Penguins goaltenders coach Meloche expected to resign as Fleury ponders future
Goaltender Marc-Andre Fleury doesn't know if he will return to the Penguins next season.
If he does, Fleury likely will do so under the guidance of a new goaltenders coach.
Gilles Meloche is expected to formally request his resignation this week.
Meloche, goaltending coach for the past seven seasons, will inform general manager Ray Shero this week of plans to resign. He is expected to take another role — perhaps as a professional scout — with the Penguins, with whom he has spent 27 seasons. Meloche, 62, wants to spend more time in his native Montreal.
Mike Bales, 40, is the leading candidate to replace Meloche. Bales has spent the past two seasons as goaltending coach at Wilkes-Barre/Scranton, the Penguins' AHL affiliate. He has worked closely with player-development coach Bill Guerin, who over the past year has emerged as a leading voice among Shero's hockey operations staff.
Should Fleury return next season — two years remain on his contract, and coach Dan Bylsma emphatically pronounced Fleury as the team's No. 1 goalie next season Sunday — solving what has apparently become a mental block in the playoffs will be atop any new goaltenders coach's list of fixes.
On his recent postseason troubles, Fleury said, “Sometimes, you start thinking a little more when you really want to win.”
Brilliant in the 2008 and '09 postseasons, Fleury has posted a save percentage under .900 in his five other playoff appearances.
Fleury said he believed this postseason would be different than the implosion the previous spring against Philadelphia, which prompted the Penguins to acquire veteran Tomas Vokoun.
Following a shutout against the Islanders in Game 1, Fleury allowed 14 goals in three games. His dismal performance in Game 4 triggered a goaltending change.
“I didn't change anything from Game 1 to Game 2,” Fleury said. “I don't think there was a technical problem. There were a few bad bounces, a puck would hit a skate, something. Then, it's a four-goal game instead of a two-goal game. It made everything worse.”
Trading big-name goaltenders has been problematic for teams.
Vancouver (Roberto Luongo) and Calgary (Mikka Kiprusoff) failed to make blockbuster trades this spring because they weren't pleased with return offers. Some NHL teams believe winning the Stanley Cup can be accomplished with cheaper goalie options, something Chicago did in 2010 with Antti Niemi.
Fleury, 28, is owed $5 million in each of the next two seasons before becoming a free agent in 2015.
Should the Penguins be unable to find a trade partner, they could buy out Fleury's contract, opening up $5 million of cap space each of the next two seasons.
Fleury, the first overall pick in the 2003 NHL Entry Draft, stated that he wishes to remain in Pittsburgh.
“I hope so,” he said. “Definitely. I like it a lot. I don't want to go anywhere else. I love the guys in the room here.”
But do the Penguins still love Fleury as their No. 1 goaltender? Time will tell if Bylsma's assessment is shared by Shero and ownership.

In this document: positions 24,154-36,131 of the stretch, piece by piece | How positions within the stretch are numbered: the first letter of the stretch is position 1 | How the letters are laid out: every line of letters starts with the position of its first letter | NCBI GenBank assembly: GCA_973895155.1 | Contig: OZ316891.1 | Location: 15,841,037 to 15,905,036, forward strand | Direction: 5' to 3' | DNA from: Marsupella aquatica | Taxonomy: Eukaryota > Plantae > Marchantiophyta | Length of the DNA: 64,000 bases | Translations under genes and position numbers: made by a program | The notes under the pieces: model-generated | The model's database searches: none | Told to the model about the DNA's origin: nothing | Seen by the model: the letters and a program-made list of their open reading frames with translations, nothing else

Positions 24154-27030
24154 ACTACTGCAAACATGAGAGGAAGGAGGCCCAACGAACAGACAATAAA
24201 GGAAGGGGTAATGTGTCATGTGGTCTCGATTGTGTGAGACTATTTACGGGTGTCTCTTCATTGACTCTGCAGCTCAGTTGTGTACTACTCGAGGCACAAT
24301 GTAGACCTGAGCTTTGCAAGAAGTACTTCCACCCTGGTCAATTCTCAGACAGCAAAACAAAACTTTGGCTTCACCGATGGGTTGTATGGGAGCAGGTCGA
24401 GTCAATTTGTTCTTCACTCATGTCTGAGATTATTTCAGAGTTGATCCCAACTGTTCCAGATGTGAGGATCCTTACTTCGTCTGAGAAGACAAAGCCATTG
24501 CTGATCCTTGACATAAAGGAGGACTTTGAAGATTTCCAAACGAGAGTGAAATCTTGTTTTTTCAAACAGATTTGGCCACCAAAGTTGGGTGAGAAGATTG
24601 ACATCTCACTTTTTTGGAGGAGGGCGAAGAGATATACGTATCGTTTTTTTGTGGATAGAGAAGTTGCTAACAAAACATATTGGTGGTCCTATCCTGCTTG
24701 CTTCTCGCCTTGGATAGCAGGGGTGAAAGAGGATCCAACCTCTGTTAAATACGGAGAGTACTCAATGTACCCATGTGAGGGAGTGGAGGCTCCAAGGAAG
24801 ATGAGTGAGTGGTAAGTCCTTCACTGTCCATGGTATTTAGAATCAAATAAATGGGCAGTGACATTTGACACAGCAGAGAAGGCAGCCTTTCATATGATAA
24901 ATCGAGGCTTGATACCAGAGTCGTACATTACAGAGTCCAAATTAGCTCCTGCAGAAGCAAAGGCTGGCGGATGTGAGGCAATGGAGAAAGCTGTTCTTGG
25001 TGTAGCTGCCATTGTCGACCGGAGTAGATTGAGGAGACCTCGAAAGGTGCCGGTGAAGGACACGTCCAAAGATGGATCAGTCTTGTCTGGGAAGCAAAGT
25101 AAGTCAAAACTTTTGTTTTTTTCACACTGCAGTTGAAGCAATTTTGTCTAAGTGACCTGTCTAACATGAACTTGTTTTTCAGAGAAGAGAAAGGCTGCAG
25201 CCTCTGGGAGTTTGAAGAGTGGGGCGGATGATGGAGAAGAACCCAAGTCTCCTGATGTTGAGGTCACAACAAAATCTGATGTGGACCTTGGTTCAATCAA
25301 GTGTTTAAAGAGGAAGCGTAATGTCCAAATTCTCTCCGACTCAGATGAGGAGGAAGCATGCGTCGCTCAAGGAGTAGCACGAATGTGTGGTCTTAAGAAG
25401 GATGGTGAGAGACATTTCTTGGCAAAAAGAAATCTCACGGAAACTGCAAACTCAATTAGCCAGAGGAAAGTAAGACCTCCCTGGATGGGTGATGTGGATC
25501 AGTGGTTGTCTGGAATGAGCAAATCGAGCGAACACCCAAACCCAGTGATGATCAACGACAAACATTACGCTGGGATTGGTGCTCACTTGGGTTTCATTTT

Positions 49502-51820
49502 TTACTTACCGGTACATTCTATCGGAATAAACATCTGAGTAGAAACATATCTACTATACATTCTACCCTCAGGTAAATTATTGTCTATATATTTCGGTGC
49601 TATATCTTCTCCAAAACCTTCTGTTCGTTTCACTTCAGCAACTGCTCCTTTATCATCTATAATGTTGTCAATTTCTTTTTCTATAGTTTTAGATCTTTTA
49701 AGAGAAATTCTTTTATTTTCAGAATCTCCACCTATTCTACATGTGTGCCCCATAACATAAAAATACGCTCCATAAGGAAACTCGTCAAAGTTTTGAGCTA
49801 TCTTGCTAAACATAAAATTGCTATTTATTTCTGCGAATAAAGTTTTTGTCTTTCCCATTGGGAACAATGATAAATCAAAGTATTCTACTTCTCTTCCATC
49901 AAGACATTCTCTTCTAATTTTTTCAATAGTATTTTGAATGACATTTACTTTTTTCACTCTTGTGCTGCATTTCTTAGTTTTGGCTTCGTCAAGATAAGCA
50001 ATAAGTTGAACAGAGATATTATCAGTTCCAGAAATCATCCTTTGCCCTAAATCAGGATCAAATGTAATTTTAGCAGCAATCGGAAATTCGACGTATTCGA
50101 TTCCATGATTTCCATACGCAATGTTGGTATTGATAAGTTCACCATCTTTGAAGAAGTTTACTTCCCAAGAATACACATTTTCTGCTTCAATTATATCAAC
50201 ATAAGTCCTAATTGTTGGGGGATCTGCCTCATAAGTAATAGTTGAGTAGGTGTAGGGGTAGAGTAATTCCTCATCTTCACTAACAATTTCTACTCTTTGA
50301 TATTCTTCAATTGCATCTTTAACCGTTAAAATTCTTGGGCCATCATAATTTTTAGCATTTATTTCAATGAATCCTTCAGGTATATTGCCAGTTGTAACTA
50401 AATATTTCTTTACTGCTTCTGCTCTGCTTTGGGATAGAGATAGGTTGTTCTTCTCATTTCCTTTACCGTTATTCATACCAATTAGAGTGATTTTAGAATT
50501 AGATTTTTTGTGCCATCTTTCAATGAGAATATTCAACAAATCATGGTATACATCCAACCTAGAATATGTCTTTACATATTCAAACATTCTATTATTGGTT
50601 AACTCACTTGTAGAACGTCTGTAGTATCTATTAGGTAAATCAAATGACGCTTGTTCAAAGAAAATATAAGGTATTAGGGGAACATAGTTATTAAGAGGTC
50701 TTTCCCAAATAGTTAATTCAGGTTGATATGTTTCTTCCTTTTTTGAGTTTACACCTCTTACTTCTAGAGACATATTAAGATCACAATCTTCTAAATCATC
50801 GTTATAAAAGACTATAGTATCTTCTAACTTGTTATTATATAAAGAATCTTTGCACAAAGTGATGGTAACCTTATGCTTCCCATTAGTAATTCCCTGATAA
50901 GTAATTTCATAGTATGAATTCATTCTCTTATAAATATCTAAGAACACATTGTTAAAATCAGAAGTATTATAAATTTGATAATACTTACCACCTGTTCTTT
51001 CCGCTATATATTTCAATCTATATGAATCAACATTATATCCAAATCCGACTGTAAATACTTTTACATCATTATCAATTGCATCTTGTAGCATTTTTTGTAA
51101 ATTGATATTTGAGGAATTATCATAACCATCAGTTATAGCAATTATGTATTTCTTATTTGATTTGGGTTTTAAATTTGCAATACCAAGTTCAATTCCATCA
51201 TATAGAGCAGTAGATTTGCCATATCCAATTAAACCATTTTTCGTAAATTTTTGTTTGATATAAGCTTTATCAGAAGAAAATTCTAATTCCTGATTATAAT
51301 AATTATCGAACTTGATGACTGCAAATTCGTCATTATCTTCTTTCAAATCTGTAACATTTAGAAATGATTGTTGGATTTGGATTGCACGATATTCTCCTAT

“I don't need to have a number,” Fleury said. “I just want to come back, play some games, win some games. Hopefully, I play a lot more games here. My mind is (made up). I want to be back. We'll see what happens.”
Staff writer Rob Rossi contributed.Josh Yohe is a staff writer for Trib Total Media. Reach him at email@example.com or via Twitter @JoshYohe_Trib.
Show commenting policy
TribLive commenting policy
You are solely responsible for your comments and by using TribLive.com you agree to our Terms of Service.
We moderate comments. Our goal is to provide substantive commentary for a general readership. By screening submissions, we provide a space where readers can share intelligent and informed commentary that enhances the quality of our news and information.
While most comments will be posted if they are on-topic and not abusive, moderating decisions are subjective. We will make them as carefully and consistently as we can. Because of the volume of reader comments, we cannot review individual moderation decisions with readers.
We value thoughtful comments representing a range of views that make their point quickly and politely. We make an effort to protect discussions from repeated comments either by the same reader or different readers.
We follow the same standards for taste as the daily newspaper. A few things we won't tolerate: personal attacks, obscenity, vulgarity, profanity (including expletives and letters followed by dashes), commercial promotion, impersonations, incoherence, proselytizing and SHOUTING. Don't include URLs to Web sites.
We do not edit comments. They are either approved or deleted. We reserve the right to edit a comment that is quoted or excerpted in an article. In this case, we may fix spelling and punctuation.
We welcome strong opinions and criticism of our work, but we don't want comments to become bogged down with discussions of our policies and we will moderate accordingly.
We appreciate it when readers and people quoted in articles or blog posts point out errors of fact or emphasis and will investigate all assertions. But these suggestions should be sent via e-mail. To avoid distracting other readers, we won't publish comments that suggest a correction. Instead, corrections will be made in a blog post or in an article.
- Penguins’ Scuderi offers honest assessment of his 2013-14 performance
- Penguins captain Sidney Crosby says aching wrist doing better
- Penguins backup goaltender Zatkoff eyes new challenge with team